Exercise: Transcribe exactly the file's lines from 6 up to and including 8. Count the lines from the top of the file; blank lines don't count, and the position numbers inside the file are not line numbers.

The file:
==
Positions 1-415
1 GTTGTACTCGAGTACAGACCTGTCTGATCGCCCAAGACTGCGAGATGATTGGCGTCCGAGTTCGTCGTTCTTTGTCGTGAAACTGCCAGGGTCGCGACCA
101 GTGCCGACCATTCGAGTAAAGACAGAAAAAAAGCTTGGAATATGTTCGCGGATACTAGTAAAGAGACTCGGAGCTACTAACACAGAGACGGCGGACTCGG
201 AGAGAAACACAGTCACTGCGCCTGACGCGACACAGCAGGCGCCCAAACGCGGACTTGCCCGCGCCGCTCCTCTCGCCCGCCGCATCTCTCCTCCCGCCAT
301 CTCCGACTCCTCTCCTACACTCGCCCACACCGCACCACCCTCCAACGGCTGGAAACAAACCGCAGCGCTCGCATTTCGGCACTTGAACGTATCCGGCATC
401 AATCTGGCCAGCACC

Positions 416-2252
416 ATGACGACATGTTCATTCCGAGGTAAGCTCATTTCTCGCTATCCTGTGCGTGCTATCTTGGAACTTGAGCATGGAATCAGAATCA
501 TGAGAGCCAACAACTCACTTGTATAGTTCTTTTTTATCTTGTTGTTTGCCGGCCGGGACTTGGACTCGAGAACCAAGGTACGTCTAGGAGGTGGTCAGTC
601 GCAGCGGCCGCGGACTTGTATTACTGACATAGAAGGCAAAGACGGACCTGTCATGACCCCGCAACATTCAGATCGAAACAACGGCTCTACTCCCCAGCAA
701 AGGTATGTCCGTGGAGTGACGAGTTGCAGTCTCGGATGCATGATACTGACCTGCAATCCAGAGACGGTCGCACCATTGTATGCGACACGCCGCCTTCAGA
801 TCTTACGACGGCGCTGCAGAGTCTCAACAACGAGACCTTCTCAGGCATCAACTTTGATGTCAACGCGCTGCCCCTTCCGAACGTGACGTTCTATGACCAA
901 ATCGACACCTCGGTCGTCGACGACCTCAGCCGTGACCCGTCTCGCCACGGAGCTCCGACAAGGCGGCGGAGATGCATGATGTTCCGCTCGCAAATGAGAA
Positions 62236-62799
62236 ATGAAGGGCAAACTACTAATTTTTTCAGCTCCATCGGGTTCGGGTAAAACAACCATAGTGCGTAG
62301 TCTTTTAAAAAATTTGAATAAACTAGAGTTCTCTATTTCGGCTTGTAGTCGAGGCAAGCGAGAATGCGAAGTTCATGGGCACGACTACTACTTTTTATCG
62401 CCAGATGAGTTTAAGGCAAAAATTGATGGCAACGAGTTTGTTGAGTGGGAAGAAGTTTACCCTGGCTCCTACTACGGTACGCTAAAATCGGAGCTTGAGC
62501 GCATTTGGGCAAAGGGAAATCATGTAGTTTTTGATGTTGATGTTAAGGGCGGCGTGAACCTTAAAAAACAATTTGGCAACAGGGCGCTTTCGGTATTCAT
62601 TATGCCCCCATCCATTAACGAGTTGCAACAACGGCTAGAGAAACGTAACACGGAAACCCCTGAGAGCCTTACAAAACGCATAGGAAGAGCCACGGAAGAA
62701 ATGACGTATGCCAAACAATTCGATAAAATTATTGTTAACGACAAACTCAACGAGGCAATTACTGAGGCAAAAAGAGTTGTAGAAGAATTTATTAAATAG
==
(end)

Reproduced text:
401 AATCTGGCCAGCACC

Positions 416-2252
416 ATGACGACATGTTCATTCCGAGGTAAGCTCATTTCTCGCTATCCTGTGCGTGCTATCTTGGAACTTGAGCATGGAATCAGAATCA